All that changed with the advent of sexology, the creation of a queer identity, and the change in the law. During the age in which the shadowy crime of “gross indecency” could see one pilloried and ruined, romantic friendships began to take on a veneer of suspicion. By the time we reach the First World War, and the poetry which was to be romantic friendship’s death-knell, its practitioners and patrons were decidedly queer themselves.

The anguish of the earth absolves our eyes

Till beauty shines in all that we can see.

War is our scourge; yet war has made us wise,

And, fighting for our freedom, we are free.

There was an hour when we were loth to part

From life we longed to share no less than others.

Now, having claimed this heritage of heart,

What need we more, my comrades and my brothers?

— Siegfried Sassoon, Absolution

(Note there the use of the Whitmanesque “comrades,” which was an early euphemism for a lover.)

The last great work featuring a romantic friendship was arguably Brideshead Revisited, although even that has about it the nature of a lament, looking back as it does over the ruins of such a relationship. The demise of Charles and Sebastian’s friendship and their individual falls from grace are a metaphor not only for the crumbling of the upper classes in the mid-twentieth century, but of romantic friendships in general. The world had changed, and as England crept closer to the so-called “gay pogrom” of the 1950s, men had to be much more careful about how they showed their affection towards each other.

That doesn’t, however, mean romantic friendships died out completely. As the study I linked to above shows, straight men are once again embracing physically affectionate relationships. Celebrity “bromances” are celebrated, and there are any number of fans only too ready and willing to interpret them as outright queer: quite the reverse of the situation a hundred years ago. Today we are also freer to discuss diverse sexuality and state for the record that sometimes a hug is just a hug, no matter how many people might wish otherwise.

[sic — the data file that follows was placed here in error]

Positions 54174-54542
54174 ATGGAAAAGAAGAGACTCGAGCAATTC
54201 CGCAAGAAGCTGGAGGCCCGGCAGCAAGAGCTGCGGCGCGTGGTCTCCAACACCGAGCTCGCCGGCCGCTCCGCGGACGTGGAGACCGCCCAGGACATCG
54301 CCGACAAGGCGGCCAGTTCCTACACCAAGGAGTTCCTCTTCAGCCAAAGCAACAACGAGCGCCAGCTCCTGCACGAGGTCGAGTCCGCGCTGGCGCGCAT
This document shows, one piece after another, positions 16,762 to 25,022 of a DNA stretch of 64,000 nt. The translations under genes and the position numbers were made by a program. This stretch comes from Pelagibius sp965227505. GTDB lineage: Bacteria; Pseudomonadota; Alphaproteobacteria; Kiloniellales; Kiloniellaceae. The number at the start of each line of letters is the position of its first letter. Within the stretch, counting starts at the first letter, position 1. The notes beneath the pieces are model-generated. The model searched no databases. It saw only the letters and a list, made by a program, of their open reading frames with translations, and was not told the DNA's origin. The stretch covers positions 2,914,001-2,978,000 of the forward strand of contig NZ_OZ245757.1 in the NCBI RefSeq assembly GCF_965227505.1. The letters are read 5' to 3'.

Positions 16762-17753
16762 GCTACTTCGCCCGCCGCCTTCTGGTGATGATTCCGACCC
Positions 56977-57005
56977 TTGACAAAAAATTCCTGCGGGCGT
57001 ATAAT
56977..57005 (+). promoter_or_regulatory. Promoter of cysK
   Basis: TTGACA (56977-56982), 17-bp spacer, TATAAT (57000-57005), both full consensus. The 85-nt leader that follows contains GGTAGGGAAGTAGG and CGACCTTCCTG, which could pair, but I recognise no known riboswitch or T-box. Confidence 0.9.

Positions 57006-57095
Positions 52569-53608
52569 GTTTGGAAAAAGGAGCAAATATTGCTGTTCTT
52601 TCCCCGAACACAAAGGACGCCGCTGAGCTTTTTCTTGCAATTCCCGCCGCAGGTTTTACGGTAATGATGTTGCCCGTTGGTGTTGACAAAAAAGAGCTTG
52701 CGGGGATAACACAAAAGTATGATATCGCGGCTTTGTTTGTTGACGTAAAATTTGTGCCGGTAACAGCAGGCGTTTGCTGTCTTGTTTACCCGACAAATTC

Born on this day: Richard Fairbrass (62, English), lead singer of Right Said Fred; Ole Henrik Grønn (31, Norwegian), politician; Tim Miller (57, American), performance artist; Sue Perkins (46, English), comedian and TV presenter; and Maurice Richard (69, Canadian), politician.

Died on this day: Axel Axgil (1922-1995, Danish), gay rights activist; Anne Lister (1791-1840, English), diarist; Tyler Clementi (1991-2010, American), committed suicide after his sexual encounters with another man were broadcast online by his college roommate; and Danny Overstreet (1957-2000, American), murdered during the Roanoke gay bar shooting.

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Kate Aaron

Born in Liverpool, Kate Aaron is a bestselling author of LGBT romances. Kate swapped the north-west for the midwest in October 2015 and married award winning author AJ Rose. Together they plan to take over the world.


Theo Fenraven · September 22, 2015 at 1:50 pm

I think humans in general are far more sensual than our culture currently allows. Parents can’t even touch their kids publicly without worrying some busybody will call child services. It’s wrong we’ve labeled everything in terms of sexuality, making people self-conscious about innocent actions. Why shouldn’t straight men roughhouse and cuddle? Why shouldn’t women hug and hold hands? Humans are tactile, but you wouldn’t know it these days. 🙁 I’m starting to think we’ve made touch the new “gateway drug,” in that we force people to wonder if innocent contact will lead to something criminal, foisting on them a guilt that makes them keep their hands to themselves.

If you google “human touch,” you will find many, many articles about humans’ need for touch in regard to health and mental health. Our culture has gone in the wrong direction. We need a serious course correct.

    Kate Aaron · September 22, 2015 at 7:33 pm

    Absolutely, touch is everything. Sadly these days it seems a touch is never entirely innocent.